Joseph Gordon-Levitt Says Edward Snowden's 'Old-Fashioned Manners' Surprised Him
When it came to bringing the story of Edward Snowden to life on the big screen for Snowden, actor Joseph Gordon-Levitt and filmmaker Oliver Stone made sure to go straight to the source – even though Snowden now lives in political exile in Russia.
In their bid to capture the human motivations that drove the now-controversial intelligence agency insider – who in 2013 exposed the extent that the U.S. government was conducting what he considered overreaching, privacy-violating surveillance on a large percentage of its population, as well others around the world – the filmmaking team made under-the-radar trips to Moscow, where Snowden now resides in asylum after the American government charged him with violating the Espionage Act and stealing government property.
“A few months before shooting the movie, I did have a chance to sit with him in person,” Gordon-Levitt told reporters at the press day for the film. But the visits weren’t arranged like cloak-and-dagger operations out of a political thriller. “It was honestly not as crazy as you would imagine,” says the actor, whose visits were arranged by Snowden’s attorneys both in the U.S. and Russia. “I flew to Moscow and went and met him at an office.”
Gordon-Levitt spent about four hours with Snowden, joined by Snowden’s longtime girlfriend Lindsay Mills, who now resides with him in Russia and is played in the film by Shailene Woodley. The actor says he welcomed the chance to get to study Snowden to create a deeper portrait of the controversial figure.
“One of the first things I noticed actually was, he’s got really good manners,” said Gordon-Levitt. “He’s sort of old-fashioned, in a way. You don’t necessarily expect that in today’s world, or when you think of someone who’s really good at computers. You don’t necessarily equate that with someone who’s got a lot of social grace.”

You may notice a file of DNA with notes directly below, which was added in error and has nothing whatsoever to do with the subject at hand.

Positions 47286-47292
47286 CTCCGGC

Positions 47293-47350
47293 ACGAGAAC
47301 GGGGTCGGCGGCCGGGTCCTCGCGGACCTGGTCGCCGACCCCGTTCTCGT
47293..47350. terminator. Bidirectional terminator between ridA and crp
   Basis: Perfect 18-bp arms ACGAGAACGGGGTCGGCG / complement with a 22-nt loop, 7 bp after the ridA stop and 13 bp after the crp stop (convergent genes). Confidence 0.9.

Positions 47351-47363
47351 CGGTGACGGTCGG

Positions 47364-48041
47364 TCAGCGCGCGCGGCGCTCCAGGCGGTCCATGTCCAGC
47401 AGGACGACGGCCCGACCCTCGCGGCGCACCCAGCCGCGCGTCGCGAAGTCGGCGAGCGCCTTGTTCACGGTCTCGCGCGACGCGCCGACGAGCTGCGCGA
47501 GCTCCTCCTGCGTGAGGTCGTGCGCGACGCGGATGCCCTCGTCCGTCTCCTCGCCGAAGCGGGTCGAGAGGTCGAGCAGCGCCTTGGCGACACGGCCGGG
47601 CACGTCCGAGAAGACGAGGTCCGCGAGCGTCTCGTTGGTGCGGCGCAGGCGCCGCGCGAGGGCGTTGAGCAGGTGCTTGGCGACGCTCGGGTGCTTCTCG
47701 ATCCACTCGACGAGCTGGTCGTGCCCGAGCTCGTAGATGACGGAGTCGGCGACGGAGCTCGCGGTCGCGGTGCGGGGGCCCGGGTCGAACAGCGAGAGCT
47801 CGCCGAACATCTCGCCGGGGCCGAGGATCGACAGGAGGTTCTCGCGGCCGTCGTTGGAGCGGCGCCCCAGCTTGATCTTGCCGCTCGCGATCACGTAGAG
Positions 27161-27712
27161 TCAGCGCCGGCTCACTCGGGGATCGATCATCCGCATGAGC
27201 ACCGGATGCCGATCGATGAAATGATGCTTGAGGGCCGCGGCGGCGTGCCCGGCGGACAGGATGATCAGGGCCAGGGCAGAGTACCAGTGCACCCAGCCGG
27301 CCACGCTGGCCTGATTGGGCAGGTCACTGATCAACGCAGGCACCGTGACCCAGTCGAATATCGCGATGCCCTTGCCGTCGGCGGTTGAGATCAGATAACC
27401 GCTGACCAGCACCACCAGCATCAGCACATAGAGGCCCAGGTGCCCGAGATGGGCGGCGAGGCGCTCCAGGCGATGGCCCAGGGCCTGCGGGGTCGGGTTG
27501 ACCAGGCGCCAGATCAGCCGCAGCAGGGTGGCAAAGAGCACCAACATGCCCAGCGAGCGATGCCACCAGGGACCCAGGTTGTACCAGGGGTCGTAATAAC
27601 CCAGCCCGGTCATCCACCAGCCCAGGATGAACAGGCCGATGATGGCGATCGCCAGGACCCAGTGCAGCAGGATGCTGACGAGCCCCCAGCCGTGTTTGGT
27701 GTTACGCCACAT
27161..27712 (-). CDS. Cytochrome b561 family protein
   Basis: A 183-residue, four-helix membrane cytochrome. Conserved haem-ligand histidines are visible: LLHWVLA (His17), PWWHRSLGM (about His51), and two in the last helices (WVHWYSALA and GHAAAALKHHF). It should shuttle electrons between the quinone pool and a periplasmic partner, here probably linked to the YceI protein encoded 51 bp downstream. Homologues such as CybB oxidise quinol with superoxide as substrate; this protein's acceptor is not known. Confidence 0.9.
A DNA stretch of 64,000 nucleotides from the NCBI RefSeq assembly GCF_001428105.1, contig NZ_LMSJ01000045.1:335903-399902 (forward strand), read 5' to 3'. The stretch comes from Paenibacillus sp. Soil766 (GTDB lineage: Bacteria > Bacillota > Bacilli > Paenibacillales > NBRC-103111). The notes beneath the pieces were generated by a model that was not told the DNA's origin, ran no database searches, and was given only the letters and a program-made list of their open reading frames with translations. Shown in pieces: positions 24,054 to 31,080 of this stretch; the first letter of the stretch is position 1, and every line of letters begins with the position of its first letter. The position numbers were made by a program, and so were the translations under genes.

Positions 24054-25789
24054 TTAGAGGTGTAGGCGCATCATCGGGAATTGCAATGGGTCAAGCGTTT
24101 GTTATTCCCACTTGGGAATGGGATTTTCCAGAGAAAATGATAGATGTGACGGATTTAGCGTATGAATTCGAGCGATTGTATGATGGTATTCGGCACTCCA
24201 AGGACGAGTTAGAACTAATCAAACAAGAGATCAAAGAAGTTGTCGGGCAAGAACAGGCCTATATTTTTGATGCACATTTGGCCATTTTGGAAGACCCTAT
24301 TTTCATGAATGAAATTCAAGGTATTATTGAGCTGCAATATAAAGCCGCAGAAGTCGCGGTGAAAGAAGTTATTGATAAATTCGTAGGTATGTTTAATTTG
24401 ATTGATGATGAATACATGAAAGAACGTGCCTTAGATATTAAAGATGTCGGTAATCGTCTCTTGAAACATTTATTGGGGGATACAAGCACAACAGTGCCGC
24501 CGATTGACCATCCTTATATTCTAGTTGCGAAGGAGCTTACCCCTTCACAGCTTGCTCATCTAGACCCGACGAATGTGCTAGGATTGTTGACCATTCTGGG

“But what can I say? He’s from North Carolina,” the actor added. “I think they put a lot more emphasis on good manners there than they do where I’m from in Southern California. I really noticed that. I wanted to incorporate it into my performance of him.”
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Along with mastering Snowden’s body language and particular way of speaking, he listened – over and over – to audio of Snowden speaking in the Academy Award-winning documentary Citizenfour.
Initially reluctant to take on such a hotly debated storyline but intrigued enough by an offer to visit Snowden in Moscow, Stone, no stranger to controversial films with projects like Born on the Fourth of July and JFK, made the trip, ultimately signing on to write and direct the film. He would end up meeting with Snowden nine times throughout the process.
“What I understood more and more as I talked to Snowden, I began to realize how important this [issue] was,” said Stone. “It’s crucial, because not only of mass eavesdropping, which is horrifying to me, I never made a contract with the government for that, but it’s also the cyber warfare. It’s hugely important to all of us and I think it’s going to be the next war. Nobody will know where it started and how. That’s the problem.”
While the film provides a more personal glimpse into the forces that possibly drove Snowden, Gordon-Levitt said that he felt Snowden was primarily happy to address issues of privacy and national security being explored as a result.
“I know that he doesn’t want to live in Russia for the rest of his life,” said the actor. “I think, to be honest though, what he cares about more than his personal life is the issues that he’s bringing up. He cares about the basic principles of what our country is about. He cares that the people of the United States are able to have this conversation, able to have this debate, able to know what the government is doing with this technology, and are able to form their own opinion.”
He added: “But it’s good that we’re having that conversation. That’s what democracy is supposed to be.”
Snowden hits theaters Sept. 16.